Wednesday, October 1st, 2014
True
Boehner
"President Obama's proposed 'spending freeze' will only reduce the $42 trillion in government spending proposed between 2011 and 2020 by little more than one-half of 1 percent."

John Boehner on Wednesday, January 27th, 2010 in a blog post

Boehner claims Obama's proposed spending freeze will only reduce government spending "by little more than one-half of 1 percent"

In his State of the Union address on Jan. 27, 2010, President Barack Obama unveiled a proposal to freeze discretionary spending for three years to help dig the country out of a "massive fiscal hole."

But Obama included some caveats. He said the freeze would exclude spending on national security as well as entitlement programs such as Medicare, Medicaid and Social Security. And the freeze won't take effect until next year, "when the economy is stronger," he said.

"Understand," Obama said, "if we don't take meaningful steps to rein in our debt, it could damage our markets, increase the cost of borrowing, and jeopardize our recovery -– all of which would have an even worse effect on our job growth and family incomes."

That kind of belt-tightening talk makes for good sound bites, Republican leaders said afterward, but the freeze described by Obama, while a small step in the right direction, amounts to a tiny sliver of the country's massive (and growing) debt.

"President Obama's proposed 'spending freeze' will only reduce the $42 trillion in government spending proposed between 2011 and 2020 by little more than one-half of 1 percent," House Republican Leader John Boehner wrote in a live blog during Obama's speech.

But first, are Boehner's numbers themselves accurate?

A report released this week from the nonpartisan Congressional Budget Office projected the federal government will spend $42.9 trillion over the next 10 years. The Obama administration itself says the freeze on nondefense discretionary spending would save $250 billion over 10 years. That number, however, is a bit more speculative than the CBO's overall estimate.

Speaking before the Senate Budget Committee on Jan. 28, 2010, Douglas W. Elmendorf, director of the Congressional Budget Office, said his office did not have enough details from the White House about which categories of spending would be exempt from Obama's pledge. Those details will be revealed when the White House presents its proposed 2011 budget next week. But Elmendorf said perhaps the most crucial factor in determining the long-term effect of the freeze is what happens in the years after the freeze. If spending immediately goes back to the levels they would have been at had they been rising all along, "then the savings are just in those three years, and they're small," Elmendorf said.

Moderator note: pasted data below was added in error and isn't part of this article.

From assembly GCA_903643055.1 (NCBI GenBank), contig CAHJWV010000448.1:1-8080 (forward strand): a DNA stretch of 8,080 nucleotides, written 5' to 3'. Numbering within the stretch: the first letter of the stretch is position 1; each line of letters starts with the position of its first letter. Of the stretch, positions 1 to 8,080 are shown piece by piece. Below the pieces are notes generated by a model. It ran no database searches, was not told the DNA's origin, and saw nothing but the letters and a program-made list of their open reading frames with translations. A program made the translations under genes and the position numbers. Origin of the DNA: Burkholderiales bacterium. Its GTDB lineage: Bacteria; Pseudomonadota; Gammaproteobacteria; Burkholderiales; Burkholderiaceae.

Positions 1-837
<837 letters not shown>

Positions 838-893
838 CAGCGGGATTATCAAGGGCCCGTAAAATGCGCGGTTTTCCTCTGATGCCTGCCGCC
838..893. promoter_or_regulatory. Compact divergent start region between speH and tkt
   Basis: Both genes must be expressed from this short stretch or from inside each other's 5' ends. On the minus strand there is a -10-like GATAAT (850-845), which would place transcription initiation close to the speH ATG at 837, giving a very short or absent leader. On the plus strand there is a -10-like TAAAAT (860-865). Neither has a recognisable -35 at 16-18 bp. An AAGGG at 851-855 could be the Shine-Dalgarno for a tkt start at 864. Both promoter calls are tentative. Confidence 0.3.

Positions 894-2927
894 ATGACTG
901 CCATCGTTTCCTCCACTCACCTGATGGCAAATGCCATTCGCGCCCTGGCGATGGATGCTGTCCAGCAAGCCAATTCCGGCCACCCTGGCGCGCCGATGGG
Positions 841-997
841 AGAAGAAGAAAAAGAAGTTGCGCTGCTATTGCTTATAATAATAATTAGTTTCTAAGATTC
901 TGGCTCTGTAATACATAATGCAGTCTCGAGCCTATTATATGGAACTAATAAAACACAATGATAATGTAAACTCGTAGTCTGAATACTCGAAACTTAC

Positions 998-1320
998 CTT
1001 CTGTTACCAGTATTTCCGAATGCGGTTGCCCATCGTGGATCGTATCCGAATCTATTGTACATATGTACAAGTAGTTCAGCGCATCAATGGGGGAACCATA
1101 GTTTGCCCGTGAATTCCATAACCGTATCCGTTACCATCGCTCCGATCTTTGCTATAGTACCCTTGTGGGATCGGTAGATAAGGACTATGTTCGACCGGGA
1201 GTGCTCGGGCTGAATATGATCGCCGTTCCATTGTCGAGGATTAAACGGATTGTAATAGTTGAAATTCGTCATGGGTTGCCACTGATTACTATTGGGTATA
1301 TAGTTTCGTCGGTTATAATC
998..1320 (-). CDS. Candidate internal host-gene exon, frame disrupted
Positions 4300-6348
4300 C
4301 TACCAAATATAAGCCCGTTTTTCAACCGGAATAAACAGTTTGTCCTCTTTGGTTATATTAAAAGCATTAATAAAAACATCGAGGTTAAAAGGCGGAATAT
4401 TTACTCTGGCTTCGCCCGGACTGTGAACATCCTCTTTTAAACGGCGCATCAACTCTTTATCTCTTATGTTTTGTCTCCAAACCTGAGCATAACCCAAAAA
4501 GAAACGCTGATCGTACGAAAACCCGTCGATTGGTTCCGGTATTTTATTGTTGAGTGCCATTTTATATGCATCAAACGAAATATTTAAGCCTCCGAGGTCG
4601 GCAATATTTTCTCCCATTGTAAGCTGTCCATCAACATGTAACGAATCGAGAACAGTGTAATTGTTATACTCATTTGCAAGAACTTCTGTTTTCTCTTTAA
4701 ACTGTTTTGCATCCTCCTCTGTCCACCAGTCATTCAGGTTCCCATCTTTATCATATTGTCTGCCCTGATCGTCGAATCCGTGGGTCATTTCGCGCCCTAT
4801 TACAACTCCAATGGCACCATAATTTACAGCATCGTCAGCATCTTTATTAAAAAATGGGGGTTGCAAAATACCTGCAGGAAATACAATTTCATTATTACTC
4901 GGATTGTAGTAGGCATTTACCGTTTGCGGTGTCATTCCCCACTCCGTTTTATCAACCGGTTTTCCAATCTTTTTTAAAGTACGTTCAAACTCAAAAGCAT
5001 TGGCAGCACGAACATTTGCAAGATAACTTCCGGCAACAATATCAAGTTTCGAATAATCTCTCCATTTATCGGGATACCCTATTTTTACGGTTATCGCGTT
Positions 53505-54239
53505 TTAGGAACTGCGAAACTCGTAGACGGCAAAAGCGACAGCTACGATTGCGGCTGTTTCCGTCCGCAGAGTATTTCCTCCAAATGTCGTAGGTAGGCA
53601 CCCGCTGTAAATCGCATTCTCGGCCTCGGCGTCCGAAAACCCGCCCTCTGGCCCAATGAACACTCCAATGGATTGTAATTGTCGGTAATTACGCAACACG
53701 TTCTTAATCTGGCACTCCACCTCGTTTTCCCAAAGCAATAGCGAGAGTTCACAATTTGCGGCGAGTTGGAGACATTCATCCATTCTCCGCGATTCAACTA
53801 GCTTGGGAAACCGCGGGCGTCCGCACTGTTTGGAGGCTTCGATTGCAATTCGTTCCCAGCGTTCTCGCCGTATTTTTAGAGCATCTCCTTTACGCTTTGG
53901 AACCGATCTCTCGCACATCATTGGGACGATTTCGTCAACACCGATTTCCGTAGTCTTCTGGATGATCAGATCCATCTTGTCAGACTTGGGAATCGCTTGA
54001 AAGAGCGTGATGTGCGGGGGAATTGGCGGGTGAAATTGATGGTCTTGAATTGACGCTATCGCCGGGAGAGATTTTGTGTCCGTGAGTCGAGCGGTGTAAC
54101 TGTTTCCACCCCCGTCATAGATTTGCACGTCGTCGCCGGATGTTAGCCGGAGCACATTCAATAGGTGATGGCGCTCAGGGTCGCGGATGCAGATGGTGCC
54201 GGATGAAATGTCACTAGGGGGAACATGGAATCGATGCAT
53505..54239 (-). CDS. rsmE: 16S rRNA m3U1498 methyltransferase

For example, Elmendorf said, a freeze on all discretionary appropriations would only save about $10 billion in fiscal year 2011.

But, he said, if you essentially reset spending levels and only increase at the rate of inflation after the freeze, "then you can achieve significant savings over the remaining years." That's the route White House officials have said they want to go.

So that $250 billion figure cited by the White House seems in line with other estimates.

And by that measure, Boehner's attempt to put Obama's proposal into context is accurate. A freeze that would cut spending by $250 billion over 10 years amounts to a little more than one half of 1 percent of all government spending over that same period.

But he also relied on math that made Obama's freeze look especially tiny because the other number he cited -- $42 trillion in overall spending -- includes mandatory entitlement programs such as Social Security, Medicare and Medicaid as well as discretionary nondefense and defense programs. If you remove those items, Obama's freeze accounts for a slightly larger share -- about 4 percent over 10 years.

The White House, however, puts a more optimistic spin on this statistic saying that by the middle of the decade, nonsecurity discretionary spending would reach its lowest percentage of gross domestic product in 50 years.

Still the big-picture point made by Boehner and other Republicans is that Obama's proposed three-year spending freeze, which would apply only to about 17 percent of overall spending, does little to address the "massive fiscal hole" he described.

"In sum, the outlook for the federal budget is bleak," Elmendorf said.

So how much of a dent would Obama's freeze make?

"As a share of the total deficit problem, it is a small step," Elmendorf said.

So Obama positioned the spending freeze as a way to rein in the country's mounting debt, and we think it's fair for Boehner to put those spending cuts in the context of overall spending. We rate Boehner's statement True.